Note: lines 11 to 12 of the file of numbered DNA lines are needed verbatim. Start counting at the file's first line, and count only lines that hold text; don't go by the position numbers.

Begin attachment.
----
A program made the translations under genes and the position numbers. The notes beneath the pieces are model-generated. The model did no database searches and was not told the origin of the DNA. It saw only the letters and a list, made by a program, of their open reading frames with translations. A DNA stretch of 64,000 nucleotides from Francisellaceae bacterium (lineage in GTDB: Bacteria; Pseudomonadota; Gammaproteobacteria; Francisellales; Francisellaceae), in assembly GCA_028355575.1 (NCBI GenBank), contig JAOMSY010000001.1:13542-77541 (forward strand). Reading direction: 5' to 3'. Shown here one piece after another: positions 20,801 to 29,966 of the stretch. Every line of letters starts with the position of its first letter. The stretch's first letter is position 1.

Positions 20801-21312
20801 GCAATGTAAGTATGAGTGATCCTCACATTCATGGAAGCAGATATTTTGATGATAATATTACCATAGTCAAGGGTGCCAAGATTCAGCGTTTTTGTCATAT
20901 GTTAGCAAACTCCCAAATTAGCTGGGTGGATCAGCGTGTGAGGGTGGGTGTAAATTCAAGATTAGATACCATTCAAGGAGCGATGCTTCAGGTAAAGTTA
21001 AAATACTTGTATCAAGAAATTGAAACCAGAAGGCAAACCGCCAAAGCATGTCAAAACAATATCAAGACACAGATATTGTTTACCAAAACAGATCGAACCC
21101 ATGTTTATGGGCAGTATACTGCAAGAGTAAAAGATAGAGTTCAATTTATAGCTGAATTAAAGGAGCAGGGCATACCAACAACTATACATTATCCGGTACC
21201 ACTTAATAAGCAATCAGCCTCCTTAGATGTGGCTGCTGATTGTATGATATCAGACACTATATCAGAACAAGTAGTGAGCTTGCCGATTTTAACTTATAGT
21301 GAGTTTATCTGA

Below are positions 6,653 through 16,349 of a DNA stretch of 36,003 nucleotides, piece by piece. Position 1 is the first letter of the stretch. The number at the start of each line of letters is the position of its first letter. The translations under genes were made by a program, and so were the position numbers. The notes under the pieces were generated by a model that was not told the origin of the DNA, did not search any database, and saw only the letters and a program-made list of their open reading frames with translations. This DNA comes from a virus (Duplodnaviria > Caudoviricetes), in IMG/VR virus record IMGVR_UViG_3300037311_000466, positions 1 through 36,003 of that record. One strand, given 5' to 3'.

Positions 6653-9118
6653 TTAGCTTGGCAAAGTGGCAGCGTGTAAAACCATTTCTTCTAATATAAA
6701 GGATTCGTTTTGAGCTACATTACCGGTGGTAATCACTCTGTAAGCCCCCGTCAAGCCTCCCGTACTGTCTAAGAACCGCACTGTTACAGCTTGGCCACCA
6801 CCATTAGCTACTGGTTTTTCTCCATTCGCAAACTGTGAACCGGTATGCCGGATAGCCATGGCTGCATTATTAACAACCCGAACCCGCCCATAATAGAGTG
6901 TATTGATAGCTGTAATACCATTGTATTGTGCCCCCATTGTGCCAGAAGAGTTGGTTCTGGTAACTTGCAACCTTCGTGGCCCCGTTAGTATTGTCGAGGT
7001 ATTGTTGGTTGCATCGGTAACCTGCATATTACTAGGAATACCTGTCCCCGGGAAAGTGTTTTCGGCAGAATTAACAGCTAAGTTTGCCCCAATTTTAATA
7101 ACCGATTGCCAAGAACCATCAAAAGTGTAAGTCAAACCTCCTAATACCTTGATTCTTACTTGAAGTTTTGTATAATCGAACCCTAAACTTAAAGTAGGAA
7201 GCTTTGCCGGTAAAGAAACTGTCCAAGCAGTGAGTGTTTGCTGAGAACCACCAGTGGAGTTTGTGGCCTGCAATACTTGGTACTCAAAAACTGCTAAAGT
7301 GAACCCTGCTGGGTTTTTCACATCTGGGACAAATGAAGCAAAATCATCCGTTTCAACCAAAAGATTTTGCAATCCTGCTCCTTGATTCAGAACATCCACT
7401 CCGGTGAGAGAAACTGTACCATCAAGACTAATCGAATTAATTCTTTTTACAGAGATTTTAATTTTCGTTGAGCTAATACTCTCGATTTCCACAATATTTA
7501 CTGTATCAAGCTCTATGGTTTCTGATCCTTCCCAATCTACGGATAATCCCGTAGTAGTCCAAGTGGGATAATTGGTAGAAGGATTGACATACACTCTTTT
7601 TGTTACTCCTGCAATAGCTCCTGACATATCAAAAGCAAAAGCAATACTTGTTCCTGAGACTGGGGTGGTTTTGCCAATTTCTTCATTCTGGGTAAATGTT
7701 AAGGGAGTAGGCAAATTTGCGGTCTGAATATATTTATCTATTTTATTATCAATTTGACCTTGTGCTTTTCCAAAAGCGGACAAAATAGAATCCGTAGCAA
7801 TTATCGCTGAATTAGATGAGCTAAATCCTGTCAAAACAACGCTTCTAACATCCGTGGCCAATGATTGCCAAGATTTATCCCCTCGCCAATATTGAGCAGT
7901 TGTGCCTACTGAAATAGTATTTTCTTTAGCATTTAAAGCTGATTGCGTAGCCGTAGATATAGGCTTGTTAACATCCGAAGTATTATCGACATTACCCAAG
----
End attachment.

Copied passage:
6653 TTAGCTTGGCAAAGTGGCAGCGTGTAAAACCATTTCTTCTAATATAAA
6701 GGATTCGTTTTGAGCTACATTACCGGTGGTAATCACTCTGTAAGCCCCCGTCAAGCCTCCCGTACTGTCTAAGAACCGCACTGTTACAGCTTGGCCACCA